If you google my real name, none of my pseudonomic accounts should show up... that's the hope anyway!

Sprite said...

Hmmm.. I didn't even know you had a blog linked to twitter. How did I miss that? And a subject I can so relate to!

Having learned how to avoid the tracks of a stalker, on more than one occasion, I've learned to have caution online and off. Since you've experienced it, you know what a drag it is. I've had it happen and had to seek legal assistance 3 times from 3 different stalkers. In my real life I've become a pro at avoiding stalkers. *laughs* Well, semi-pro.

Like you, I am always amazed when people use their real names. Some I understand, because THAT is their trademark. There name is their calling card, like Scobie. (Did you see the baby pictures? They're precious!)

I choose to stay hidden behind my blonde regime, and am always amazed when others are able to be so open. It's a freedom. Like you, I admire it, but am in no hurry to flash my name out front and center. lol

Alex said...

You raise an interesting issue that I try to address at the class I'm teaching on Social Media. Most people struggle with this and indeed being public may not be adviseable for everyone. I think part of it is a gender issue, where men may not feel as threatened or stalked. It may also be a generational issue: as the current generation of teens on MySpace and Facebook grows older, they may feel more comfortable managing their real identity online. Overall, it s still early days and people may learn over time what types of information is not safe to share.

Jace of Fuse! said...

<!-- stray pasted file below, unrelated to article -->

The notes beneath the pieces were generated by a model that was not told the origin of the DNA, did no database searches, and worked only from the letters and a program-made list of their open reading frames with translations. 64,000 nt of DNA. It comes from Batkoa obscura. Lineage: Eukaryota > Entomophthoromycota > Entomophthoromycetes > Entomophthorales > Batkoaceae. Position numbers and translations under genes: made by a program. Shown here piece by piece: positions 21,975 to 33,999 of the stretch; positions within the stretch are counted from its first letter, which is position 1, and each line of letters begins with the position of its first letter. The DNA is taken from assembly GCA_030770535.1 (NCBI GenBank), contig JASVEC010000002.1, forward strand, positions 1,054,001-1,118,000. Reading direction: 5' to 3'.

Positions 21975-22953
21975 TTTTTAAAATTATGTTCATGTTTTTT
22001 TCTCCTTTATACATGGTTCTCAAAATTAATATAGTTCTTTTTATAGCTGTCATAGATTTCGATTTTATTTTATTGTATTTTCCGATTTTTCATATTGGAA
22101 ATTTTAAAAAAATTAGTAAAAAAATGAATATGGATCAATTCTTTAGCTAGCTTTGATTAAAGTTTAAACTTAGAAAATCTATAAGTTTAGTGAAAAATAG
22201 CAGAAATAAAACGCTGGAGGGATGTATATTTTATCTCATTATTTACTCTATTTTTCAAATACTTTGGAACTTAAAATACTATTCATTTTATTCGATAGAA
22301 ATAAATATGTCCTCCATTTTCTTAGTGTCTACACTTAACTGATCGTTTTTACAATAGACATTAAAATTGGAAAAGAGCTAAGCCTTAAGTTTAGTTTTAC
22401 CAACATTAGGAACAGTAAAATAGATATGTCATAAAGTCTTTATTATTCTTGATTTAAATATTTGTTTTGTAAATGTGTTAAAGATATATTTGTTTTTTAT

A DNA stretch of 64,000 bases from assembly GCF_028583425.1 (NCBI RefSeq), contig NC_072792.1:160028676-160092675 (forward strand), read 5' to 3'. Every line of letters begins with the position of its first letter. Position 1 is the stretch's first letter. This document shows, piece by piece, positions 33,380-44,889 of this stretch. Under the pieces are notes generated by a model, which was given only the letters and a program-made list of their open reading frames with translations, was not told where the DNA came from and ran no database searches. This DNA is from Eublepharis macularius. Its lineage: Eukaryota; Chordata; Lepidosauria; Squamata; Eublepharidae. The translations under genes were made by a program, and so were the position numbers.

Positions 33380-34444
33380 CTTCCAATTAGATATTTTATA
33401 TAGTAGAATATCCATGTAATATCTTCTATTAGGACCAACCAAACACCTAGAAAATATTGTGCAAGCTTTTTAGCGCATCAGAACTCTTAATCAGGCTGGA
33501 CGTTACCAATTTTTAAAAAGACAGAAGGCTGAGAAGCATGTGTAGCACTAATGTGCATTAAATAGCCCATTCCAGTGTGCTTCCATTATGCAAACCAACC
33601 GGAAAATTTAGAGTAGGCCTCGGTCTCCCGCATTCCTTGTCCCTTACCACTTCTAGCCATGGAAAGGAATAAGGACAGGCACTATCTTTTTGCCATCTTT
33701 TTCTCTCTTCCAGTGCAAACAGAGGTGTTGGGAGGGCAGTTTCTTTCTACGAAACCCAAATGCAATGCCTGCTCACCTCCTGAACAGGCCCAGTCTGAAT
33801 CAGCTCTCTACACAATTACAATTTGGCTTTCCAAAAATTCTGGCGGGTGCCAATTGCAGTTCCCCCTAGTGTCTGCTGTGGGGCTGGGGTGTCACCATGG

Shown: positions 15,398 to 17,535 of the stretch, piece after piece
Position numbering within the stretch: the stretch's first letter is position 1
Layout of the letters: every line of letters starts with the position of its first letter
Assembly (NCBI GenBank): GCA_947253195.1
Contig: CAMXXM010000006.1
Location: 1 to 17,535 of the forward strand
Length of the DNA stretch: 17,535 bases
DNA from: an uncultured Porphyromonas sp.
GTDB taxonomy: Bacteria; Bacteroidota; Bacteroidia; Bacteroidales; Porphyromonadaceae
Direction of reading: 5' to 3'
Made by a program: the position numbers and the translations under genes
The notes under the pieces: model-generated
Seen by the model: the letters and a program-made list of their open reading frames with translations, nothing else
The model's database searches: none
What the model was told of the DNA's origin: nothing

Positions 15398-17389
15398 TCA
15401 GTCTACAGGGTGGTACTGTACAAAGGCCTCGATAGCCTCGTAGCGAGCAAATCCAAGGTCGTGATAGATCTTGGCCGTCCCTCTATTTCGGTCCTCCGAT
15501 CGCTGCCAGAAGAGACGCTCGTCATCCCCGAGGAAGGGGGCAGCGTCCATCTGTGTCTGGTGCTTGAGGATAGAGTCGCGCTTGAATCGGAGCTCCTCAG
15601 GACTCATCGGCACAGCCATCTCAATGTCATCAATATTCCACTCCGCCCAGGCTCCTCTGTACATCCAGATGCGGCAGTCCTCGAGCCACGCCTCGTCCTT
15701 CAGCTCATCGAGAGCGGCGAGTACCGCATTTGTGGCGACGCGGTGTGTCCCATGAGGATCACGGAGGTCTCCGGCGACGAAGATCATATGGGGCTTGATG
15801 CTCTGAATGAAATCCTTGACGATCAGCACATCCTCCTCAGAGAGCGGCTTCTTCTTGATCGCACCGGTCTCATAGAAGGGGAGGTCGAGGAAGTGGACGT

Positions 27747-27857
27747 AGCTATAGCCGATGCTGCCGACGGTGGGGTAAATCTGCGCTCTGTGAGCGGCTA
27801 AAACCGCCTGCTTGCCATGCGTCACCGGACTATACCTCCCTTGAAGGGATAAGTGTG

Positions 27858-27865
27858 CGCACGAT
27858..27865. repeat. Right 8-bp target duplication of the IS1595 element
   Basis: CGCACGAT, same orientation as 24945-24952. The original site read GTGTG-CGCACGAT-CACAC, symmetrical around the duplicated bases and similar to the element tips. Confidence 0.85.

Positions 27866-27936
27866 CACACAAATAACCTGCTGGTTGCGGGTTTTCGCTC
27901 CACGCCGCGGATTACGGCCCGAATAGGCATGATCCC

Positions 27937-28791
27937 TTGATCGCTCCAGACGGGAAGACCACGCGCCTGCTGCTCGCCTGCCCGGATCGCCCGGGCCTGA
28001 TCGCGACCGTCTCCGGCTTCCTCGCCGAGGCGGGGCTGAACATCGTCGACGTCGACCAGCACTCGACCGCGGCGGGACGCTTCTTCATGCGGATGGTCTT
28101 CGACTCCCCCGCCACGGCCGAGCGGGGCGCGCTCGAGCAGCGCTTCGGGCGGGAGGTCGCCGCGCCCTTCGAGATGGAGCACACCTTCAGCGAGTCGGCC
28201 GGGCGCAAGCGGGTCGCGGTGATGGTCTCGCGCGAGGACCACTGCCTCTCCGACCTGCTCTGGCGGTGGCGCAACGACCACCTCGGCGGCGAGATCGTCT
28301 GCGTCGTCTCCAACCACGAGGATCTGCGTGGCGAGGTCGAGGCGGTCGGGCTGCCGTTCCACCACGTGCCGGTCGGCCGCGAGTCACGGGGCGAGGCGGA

I think on this subject I'm very "middle of the road." You see, I started out online using BBS's in the late 80's. Back then, everyone I knew online was someone I know in real life and it was not an issue.

We all had had our handles (aliases, screen names, whatever you want to call them these days) and we used them pretty much anywhere online we met up, and some of us even used them in person. To this day there are real world friends who call me Fuse!

Today, I'm comfortable using my name Jace of Fuse! because it's an online identity that has grown up with me. It is a very real part of who I am and I am not two seperate people in the online world and offline world. It's real enough so that I know I'm not trying to hide my identity from the world but also just vague enough to keep my real world identity slightly separated from the net. This isn't to say someone determined enough couldn't find out who I am, but they'd have to be pretty determined.

I also look at it another way. I seriously doubt anyone is going to be interested in me enough to stalk me down and present a problem. I'm simply not that interesting. Perhaps if I were a woman I would be a little more concerned because I think it's more likely that a man will stalk a woman online than vice versa.

If ever comes the day that some woman does decide to stalk me, I just ask that she be rich, beautiful, and slightly less than homicidal. :)

zemote said...

People in the public eye have had to deal with these issues forever. Now that us common people have some of the best publishing/media tools ever created, we are now having to deal with being in the public eye. I am a guy so it's probably different, but there are plenty of women that don't let it bother them. Yes there is a real risk, but the same risk applies with people you meet in real life too. My personal feeling is that we can't let these risks rule our lives and we should live how we want to live. Should we not fly because there is a risk? Should I not eat sushi because there is a risk? It may be different because i'm a man, but I would not mind if my wife wanted to live in the public eye on the internet.

-Jeff O'Hara